Tags: assclowns, righting the wrongs of the past, The No Contact Rule, Transition phase

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In my last post I talked about getting over someone after a breakup where you’re worrying about when and if you’ll ever get over them or why you’re not over them yet. Every day, I hear from women and men who persist in relationships that serve to detract from them where they don’t get treated with love, care, trust, and respect. I ask them what they want and they’ll say that they want to feel and be treated a certain way, they want commitment, babies, marriage, steadiness etc and then they describe the object of their affections and attention and it becomes apparent that there is a major gap between what they profess to want and what they actually get.

Think of the person you’re with or the person you’re struggling to get over and imagine that loving relationship that you want and ask yourself:

If I want a loving relationship with mutual love, care, trust, and respect where I can be myself instead of having to transform, twist and morph, and where I can love and live with boundaries, why am I trying to get it from X?

Make no mistake: there are men and women who are capable of being in loving relationships out there. Every, single, solid day, people forge relationships with healthy people who they share similar values with and want the same relationship. I don’t doubt there’s a lot of dubious types out there but the world is not all about cheating, emotional unavailability and being treated badly – what we notice out there in the dating environment is a reflection of our beliefs. There was a time when I wouldn’t have recognised a decent guy if he bit me in the bum!

If you have a consistent pattern, for instance, of being with emotionally unavailable men and/or assclowns, but you’re saying that you want to be in a healthy, loving relationship, you have to ask yourself:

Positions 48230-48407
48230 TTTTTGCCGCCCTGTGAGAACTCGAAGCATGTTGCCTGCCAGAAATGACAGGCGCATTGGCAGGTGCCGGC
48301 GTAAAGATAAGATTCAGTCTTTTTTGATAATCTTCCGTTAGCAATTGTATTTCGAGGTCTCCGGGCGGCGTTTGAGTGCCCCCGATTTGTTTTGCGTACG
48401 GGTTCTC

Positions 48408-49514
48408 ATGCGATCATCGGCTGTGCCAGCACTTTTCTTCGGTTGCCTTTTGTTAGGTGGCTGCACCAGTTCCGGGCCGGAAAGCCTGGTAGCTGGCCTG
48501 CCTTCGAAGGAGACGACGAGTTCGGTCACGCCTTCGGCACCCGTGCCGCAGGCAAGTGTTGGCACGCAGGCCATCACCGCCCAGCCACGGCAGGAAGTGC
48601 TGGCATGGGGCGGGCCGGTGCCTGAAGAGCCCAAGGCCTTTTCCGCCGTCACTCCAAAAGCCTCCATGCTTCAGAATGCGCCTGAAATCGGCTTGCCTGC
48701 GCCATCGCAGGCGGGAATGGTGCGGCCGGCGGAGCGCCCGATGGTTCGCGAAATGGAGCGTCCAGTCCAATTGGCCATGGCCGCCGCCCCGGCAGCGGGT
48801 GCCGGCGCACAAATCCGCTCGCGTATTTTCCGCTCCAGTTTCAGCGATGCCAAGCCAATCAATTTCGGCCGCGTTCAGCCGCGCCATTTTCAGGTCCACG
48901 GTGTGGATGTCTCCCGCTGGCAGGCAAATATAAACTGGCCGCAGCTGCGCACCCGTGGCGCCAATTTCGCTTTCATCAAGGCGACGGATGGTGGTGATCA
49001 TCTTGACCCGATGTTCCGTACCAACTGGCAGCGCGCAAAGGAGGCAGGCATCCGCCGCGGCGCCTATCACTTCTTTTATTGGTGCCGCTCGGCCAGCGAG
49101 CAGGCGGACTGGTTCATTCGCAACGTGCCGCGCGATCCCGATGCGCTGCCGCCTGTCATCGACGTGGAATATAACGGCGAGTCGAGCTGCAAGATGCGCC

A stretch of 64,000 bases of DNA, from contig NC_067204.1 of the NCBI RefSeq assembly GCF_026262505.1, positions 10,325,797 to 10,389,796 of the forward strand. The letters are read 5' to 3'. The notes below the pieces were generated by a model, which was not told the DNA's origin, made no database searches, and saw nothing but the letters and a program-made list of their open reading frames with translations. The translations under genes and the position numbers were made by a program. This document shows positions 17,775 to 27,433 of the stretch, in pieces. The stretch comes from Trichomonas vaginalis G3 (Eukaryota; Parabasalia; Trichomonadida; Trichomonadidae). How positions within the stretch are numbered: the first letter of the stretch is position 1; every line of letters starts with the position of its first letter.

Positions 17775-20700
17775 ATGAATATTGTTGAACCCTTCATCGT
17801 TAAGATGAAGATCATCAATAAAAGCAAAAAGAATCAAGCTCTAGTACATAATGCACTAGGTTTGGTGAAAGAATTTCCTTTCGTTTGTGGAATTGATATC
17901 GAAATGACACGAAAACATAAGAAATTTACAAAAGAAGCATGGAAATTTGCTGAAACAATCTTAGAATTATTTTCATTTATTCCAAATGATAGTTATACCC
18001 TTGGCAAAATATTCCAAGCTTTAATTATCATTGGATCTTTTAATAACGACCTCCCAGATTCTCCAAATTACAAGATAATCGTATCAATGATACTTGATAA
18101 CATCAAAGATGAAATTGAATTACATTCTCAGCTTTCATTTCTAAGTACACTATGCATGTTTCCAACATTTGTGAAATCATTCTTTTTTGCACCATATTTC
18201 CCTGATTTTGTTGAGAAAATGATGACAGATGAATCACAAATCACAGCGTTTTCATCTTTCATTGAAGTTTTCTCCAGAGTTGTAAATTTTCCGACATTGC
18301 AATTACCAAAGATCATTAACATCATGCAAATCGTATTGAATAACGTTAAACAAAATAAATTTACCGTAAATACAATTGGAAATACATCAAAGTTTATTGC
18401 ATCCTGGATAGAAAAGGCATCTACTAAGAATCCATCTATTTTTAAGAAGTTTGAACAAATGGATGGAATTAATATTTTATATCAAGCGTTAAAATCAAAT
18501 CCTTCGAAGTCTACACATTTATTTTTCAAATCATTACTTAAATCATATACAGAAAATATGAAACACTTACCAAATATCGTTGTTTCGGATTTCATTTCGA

Why haven’t I attempted to have a relationship with someone who is actually capable of giving me what I profess to want? Why have I instead tried to ram a square peg into a round hole and effectively tried to get someone to change into the person that I want?

I’ve written before about lovenomics, which is about our desire to have someone make us the exception to their rule of behaviour. It’s all about love against the odds, overcoming obstacles and adversity and suffering pain in the pursuit of love. You want to do an ‘extreme makeover’ and transform a reluctant partner into a ‘prince’.

You don’t want to get love, care, trust, and respect from someone who is actually capable of this – you want to get it from someone that mirrors your beliefs and your relationship pattern.

This is like trying to draw blood from a stone.

Or…you can imagine that many of you are trying to drill for oil where there is no oil. You have a mindset that’s decided that it’s not that there is no oil, but more that the right person hasn’t attempted to drill for that oil. You don’t want to accept that there is no oil because it would mean you’d need to find a new purpose and direction. This is entirely self-defeating behaviour.

You can get hooked on righting the wrongs of the past. This can be, for instance, dating reflections of one or both of your parents and trying to validate and correct stuff that you couldn’t as a child and possibly still can’t with them as an adult.

You can also get hooked on trying to be ‘right’ – This is about seeking validation and trying to stem the feeling of rejection. It’s also a byproduct of being with someone who you know deep down is ‘lacking’ and feeling like you’re the one to show them the ‘light’ and teach them the error of their ways through loving them and possibly fixing, healing, and helping them.

When you start distancing yourself from your old pattern and end an unhealthy relationship, you may find yourself dating other people and behaving in ways that are reminiscent of your old partners. You don’t want the old type of partners you used to date but you find yourself in No Man’s Land – I get so many emails from women, for instance, who have dated a Mr Unavailable, started dating a pretty decent guy and then found themselves behaving in ways that they hated to be treated themselves.

Why do we give the Nice Guy/Girl a hard time after leaving our own painful relationships?